Poel gives us a little background information on how his brewing career took shape and divulges a few details about an upcoming beer release.
Quick note: Pellegrini asks Poel about IBUs in Baird’s New Year’s release. IBUs stands for International Bittering Units and is a scale by which the relative bitterness (hoppiness) of a beer is measured. For reference, Budweiser has about 11 IBUs while Stone’s “Old Guardian Barley Wine” and Rock Art’s “Vermonster” clock in at 95 and 100, respectively.
Christopher Pellegrini talks to Ry Beville of the Japan Beer Times at the Nippon Craft Beer Festival
The “Nippon Craft Beer Festival 2010” took place on October 31st at Sumida Riverside Hall near Asakusa station and the Asahi building with that weird golden sperm flying on top of it.
Giant sperm aside, it was a great party that featured several dozen taps and a whole lot of craft beer goodness. The place was pretty well packed, but we still managed to interview some of the key people in the Japanese craft beer world.
The highlights? Good beer and plenty of it. Good people, too!
First up in this series of short interviews about craft beer and where it may be going in Japan is Ry Beville, a magazine publisher (The Japan Beer Times and ko-e) and craft beer insider who has a penchant for pairing good beer and good music.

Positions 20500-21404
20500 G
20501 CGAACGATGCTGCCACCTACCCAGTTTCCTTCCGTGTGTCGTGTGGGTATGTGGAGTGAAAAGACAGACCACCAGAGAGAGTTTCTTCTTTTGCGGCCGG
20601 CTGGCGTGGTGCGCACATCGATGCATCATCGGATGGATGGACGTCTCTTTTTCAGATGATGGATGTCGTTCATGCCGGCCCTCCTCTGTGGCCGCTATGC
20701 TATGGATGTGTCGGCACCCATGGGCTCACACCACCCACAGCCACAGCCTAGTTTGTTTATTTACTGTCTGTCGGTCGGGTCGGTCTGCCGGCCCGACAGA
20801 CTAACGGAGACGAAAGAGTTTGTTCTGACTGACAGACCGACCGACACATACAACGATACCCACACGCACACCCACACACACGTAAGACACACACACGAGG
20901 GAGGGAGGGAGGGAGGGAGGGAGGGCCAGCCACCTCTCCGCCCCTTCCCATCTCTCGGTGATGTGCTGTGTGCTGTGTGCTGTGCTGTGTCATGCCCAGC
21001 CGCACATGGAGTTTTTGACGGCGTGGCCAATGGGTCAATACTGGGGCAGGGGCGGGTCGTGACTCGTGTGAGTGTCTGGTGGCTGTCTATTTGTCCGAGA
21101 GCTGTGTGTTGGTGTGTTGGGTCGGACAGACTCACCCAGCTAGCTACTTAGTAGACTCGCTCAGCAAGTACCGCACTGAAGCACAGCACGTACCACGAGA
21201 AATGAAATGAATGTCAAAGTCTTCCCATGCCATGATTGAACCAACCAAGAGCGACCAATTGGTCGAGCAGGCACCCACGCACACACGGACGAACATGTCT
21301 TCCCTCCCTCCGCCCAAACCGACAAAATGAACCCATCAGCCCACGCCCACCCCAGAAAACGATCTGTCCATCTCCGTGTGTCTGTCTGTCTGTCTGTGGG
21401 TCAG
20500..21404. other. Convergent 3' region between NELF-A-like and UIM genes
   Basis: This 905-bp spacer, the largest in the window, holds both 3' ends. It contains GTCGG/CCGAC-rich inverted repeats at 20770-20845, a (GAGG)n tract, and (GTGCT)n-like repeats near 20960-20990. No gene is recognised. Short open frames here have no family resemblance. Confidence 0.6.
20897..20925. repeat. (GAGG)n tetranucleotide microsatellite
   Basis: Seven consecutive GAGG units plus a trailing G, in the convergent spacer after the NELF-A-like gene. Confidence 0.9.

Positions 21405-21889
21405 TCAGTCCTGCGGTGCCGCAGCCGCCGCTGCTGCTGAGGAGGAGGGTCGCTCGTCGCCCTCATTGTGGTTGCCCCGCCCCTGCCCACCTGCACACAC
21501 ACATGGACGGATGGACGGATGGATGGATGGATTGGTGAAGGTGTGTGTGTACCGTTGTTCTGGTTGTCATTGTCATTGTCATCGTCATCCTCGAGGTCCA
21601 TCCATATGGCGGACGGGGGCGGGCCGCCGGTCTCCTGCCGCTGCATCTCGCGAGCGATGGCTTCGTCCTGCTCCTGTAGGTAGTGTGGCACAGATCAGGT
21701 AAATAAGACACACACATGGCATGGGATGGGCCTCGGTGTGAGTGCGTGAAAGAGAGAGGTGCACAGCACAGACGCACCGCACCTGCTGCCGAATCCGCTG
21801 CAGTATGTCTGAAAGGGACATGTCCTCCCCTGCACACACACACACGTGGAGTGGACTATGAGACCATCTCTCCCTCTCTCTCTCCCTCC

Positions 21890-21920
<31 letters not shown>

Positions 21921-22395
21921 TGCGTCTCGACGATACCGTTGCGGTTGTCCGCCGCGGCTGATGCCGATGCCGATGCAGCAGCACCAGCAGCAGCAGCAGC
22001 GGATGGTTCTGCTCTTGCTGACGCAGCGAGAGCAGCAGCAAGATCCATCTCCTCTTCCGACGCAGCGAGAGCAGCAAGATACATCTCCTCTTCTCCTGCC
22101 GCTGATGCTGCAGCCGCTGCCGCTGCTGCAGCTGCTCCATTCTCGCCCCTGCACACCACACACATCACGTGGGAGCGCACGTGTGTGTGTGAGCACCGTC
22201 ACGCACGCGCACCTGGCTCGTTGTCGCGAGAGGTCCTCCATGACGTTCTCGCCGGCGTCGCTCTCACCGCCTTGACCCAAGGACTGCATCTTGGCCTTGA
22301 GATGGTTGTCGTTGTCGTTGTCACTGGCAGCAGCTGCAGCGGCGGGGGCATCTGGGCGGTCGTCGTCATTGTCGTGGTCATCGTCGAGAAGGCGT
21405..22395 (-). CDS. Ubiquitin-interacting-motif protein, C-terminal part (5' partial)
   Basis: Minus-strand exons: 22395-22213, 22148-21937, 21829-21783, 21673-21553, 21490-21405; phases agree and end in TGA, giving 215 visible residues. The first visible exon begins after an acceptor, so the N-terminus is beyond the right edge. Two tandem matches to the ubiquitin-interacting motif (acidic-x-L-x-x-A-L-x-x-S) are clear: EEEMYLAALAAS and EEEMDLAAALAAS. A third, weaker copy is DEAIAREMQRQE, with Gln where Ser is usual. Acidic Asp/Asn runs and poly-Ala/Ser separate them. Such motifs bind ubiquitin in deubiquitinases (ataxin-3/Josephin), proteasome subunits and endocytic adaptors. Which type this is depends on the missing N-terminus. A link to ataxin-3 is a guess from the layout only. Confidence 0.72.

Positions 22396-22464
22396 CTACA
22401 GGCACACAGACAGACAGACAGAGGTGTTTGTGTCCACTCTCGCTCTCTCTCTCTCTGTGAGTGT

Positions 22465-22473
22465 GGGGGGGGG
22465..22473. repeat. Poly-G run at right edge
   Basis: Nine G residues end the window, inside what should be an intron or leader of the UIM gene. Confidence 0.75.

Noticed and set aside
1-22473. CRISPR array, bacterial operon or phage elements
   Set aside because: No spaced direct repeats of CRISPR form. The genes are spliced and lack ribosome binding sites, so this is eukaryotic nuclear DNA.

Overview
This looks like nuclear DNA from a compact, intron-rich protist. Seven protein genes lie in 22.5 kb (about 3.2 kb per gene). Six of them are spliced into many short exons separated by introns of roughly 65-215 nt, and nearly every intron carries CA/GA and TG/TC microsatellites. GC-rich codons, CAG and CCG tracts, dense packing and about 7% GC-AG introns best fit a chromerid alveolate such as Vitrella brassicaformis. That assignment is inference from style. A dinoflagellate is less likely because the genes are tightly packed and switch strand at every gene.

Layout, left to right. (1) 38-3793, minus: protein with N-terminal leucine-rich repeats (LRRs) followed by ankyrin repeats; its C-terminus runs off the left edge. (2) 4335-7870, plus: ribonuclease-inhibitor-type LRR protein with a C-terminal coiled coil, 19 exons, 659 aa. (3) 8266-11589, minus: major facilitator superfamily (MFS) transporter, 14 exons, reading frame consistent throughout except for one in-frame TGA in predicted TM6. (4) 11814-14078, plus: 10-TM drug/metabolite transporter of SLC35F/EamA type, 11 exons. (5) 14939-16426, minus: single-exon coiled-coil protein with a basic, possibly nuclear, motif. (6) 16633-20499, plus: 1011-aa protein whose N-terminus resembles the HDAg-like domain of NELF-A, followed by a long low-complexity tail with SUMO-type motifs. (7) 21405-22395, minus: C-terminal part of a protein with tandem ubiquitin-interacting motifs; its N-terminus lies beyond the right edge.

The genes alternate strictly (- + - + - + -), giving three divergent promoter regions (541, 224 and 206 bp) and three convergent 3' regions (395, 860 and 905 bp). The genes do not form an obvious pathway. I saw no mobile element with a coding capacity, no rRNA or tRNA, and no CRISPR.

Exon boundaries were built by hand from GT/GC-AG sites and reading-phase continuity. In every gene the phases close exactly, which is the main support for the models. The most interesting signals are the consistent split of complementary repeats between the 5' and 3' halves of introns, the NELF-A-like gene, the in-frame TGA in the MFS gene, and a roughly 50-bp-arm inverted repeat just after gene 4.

The video is a glimpse into what’s brewing in Japan and where things need to go from here.
If you’re interested in that t-shirt that Ry is wearing, then click here.
Watch Part II of the video here.
Host Christopher Pellegrini discusses fall beers with the Baird Nakameguro Taproom’s Marco McFarren.
Following up on our Summer Beers episode shot earlier this year at the Nakameguro Taproom, Baird’s Marco McFarren kindly invited us back for a quick run-through some of their maltier selections.
In this video Marco introduces Christopher to Big Red Machine, Angry Boy Brown Ale and their Baltic Porter, all of which are currently on tap at the Nakameguro and Harajuku Taprooms. As the mercury continues to fall in Tokyo, these richer ales match the weather outside as perfectly as the summer ales did back in July. Read more